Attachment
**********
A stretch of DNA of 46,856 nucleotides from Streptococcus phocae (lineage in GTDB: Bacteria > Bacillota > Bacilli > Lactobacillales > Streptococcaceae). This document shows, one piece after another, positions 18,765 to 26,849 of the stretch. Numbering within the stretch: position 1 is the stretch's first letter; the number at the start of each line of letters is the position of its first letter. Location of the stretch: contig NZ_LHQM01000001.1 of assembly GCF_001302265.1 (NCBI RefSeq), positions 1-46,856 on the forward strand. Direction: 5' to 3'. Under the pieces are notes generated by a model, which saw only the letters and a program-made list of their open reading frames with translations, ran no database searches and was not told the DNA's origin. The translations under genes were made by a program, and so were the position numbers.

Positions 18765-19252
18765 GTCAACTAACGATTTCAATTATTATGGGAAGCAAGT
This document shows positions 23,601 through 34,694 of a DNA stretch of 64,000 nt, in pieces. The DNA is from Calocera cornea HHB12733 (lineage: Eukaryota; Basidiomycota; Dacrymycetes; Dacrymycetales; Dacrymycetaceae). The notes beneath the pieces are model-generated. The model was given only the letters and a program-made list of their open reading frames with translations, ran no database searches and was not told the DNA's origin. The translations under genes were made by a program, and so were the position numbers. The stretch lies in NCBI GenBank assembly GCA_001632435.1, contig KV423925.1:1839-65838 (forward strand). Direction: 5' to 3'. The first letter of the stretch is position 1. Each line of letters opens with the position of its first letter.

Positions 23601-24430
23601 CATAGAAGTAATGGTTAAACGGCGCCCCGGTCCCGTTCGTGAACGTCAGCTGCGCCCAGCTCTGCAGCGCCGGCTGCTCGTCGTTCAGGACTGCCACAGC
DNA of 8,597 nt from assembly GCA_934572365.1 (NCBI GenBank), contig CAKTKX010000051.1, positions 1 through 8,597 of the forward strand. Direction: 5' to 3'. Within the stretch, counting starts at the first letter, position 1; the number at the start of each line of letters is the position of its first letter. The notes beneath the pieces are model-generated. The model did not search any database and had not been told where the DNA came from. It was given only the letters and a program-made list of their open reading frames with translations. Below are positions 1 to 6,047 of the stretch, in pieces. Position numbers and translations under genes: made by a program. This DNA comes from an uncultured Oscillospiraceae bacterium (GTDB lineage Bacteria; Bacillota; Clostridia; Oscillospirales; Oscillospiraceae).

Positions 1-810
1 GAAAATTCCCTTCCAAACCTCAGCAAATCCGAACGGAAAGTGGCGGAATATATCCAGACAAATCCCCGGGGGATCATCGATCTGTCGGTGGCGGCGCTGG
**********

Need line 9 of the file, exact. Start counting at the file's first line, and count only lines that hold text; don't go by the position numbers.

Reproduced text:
1 GAAAATTCCCTTCCAAACCTCAGCAAATCCGAACGGAAAGTGGCGGAATATATCCAGACAAATCCCCGGGGGATCATCGATCTGTCGGTGGCGGCGCTGG